People buying houses in new subdivisions springing up around Nashville often ask if there will be a pool or a playground for the kids and open spaces for adults, but there’s a new question at the top of their list.
Does the neighborhood have high-speed internet service?
“There are two questions we get asked. Can we build a pool, and who’s providing internet service and what speed?” said James Carbine, president of Carbine & Associates.
The company’s newest neighborhood, The Mill at Bond Springs, will have gigabit-speed internet service. That’s enough bandwidth to download a movie in moments. In a business, dozens of workers could use their computers at the same time.
Home schooling and home offices are no problem.
“It’s an all-fiber community” with all the homes connected to underground fiber optic cables, said Carbine, whose other recent communities, Water Leaf, Southern Preserve and Natures Landing, are similarly equipped.
“So many people are working from home,” said Carbine.
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Telecommuting is the new norm
Carbine & Associates recently began work on The Mill at Bond Springs, a boutique community that will have just 55 homes on 115 acres. It is south of Interstate 840 in Williamson County. Three other companies — Cadence Construction, Hewn Custom Home Design and Heritage Homes — are also building in the neighborhood.
Not long ago, the No. 1 question on many homebuyers’ minds was the availability of city water and sewer service. That’s changed, said David McGowan, president of Regent Homes.
“You have to have a working internet system the day you sell the house,” he said.
With many offices closed for social distancing, more people are telecommuting than ever before. But even before the pandemic, smart phones and tablets made it unnecessary for many professionals to go to an office.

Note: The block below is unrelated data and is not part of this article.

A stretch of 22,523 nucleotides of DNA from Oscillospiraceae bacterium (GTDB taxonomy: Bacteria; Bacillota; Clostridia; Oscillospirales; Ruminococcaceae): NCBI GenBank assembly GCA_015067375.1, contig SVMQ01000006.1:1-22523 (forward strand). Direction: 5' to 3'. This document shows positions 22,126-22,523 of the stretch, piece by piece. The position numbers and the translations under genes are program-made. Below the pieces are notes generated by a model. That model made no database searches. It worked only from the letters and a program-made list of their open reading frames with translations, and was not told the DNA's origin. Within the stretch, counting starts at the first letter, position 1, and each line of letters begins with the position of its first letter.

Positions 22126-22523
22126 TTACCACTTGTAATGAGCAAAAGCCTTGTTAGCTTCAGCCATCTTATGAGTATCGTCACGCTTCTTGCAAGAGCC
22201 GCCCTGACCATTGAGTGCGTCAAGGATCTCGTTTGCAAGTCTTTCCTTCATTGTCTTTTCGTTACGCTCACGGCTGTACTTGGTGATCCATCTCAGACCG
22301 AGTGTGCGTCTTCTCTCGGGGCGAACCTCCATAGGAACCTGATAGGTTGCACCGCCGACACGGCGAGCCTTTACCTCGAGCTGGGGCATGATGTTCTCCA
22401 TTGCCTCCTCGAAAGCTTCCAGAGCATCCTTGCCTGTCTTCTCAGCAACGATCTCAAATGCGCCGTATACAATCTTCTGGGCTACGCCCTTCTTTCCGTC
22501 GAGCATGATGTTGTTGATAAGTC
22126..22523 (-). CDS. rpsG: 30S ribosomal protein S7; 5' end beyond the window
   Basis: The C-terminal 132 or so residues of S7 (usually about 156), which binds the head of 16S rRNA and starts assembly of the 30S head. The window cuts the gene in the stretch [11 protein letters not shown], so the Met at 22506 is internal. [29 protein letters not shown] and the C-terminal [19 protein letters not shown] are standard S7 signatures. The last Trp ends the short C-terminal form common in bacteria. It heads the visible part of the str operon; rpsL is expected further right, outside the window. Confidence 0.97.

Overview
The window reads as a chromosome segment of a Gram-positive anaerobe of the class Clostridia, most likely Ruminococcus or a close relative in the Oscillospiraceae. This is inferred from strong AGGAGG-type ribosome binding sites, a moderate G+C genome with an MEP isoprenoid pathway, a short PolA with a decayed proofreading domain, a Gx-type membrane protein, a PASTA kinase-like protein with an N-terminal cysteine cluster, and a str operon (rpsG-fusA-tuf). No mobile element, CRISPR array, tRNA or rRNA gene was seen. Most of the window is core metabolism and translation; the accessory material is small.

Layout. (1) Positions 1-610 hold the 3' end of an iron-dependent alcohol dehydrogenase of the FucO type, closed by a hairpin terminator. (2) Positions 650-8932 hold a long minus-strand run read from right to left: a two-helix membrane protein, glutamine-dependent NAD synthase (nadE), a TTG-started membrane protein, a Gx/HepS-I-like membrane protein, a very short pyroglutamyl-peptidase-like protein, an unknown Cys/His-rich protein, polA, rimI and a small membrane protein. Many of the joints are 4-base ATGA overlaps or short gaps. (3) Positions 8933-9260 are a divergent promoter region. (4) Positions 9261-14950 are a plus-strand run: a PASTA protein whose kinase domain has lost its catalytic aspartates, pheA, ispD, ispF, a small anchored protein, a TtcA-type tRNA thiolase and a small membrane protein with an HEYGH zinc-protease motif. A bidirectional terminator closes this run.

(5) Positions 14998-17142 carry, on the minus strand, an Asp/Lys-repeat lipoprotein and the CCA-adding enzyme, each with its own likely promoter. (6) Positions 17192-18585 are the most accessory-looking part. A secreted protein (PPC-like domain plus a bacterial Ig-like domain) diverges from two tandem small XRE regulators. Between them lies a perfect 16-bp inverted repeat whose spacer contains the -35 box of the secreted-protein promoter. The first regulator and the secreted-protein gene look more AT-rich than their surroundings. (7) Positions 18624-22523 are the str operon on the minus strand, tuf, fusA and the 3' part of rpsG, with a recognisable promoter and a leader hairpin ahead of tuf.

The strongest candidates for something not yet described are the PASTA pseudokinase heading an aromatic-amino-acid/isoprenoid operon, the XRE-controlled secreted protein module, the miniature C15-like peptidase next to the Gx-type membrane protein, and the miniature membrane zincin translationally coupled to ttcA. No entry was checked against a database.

“You think of how much work is done at home,” said McGowan. “And home schooling today.”
Home schooling will become even more common, he said. Nashville is committing $24 million to purchase 90,000 Dell computers and 17,000 internet hotspots so students in the city’s public schools can learn remotely.
Home buyers might check the water pressure in the shower or clock the drive to their favorite grocery store. Now they also time their downloads.
“We have actually had buyers verify the internet speed before they buy the house. They are working part- or full-time from the house,” said McGowan.
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Internet built into infrastructure
In neighborhoods like Carothers Farms in Nolensville, Regent wires its homes to handle gigabyte-speed service. The neighborhood has stacked flat condos, townhomes, live-work townhomes with commercial space on the first floor and living space upstairs, cottage homes and larger estate homes.
The neighborhood is situated between I-24 and I-65, making for short commutes to downtown Nashville, Murfreesboro, Franklin and Maryland Farms. Those quick commutes are still important, but so are quick download times.
“Internet in the modern house is as important as water coming into that house,” said McGowan.
Ole South, one of the area’s largest builders, installs a wiring center in every home with internet service lines running to each cable outlet in the home. There are also electrical outlets for routers and other wireless components.
When Ole South develops a neighborhood, it installs the infrastructure for internet service. And when the company builds in a neighborhood started by someone else, it makes sure the infrastructure is in place.
“We install the framework that allows today’s buyer to utilize available technology to the extent they choose, as well as adapt to new technologies as they develop,” said Old South Vice President Trey Lewis.
Willow Branch Homes, which builds in Williamson County, near Murfreesboro and in Nashville’s Wedgewood-Houston neighborhood, makes technology part of the conversation when clients are planning their homes.
“Our team has focused on technologies like HD video doorbells, internal smart hubs and smart thermostats. We also know that some clients need and want more, so that’s why we have a technology design meeting so clients can add exactly what they want in their homes before we start building their dream home,” said Jeffrey Caruth, vice president of sales and marketing for Willow Branch.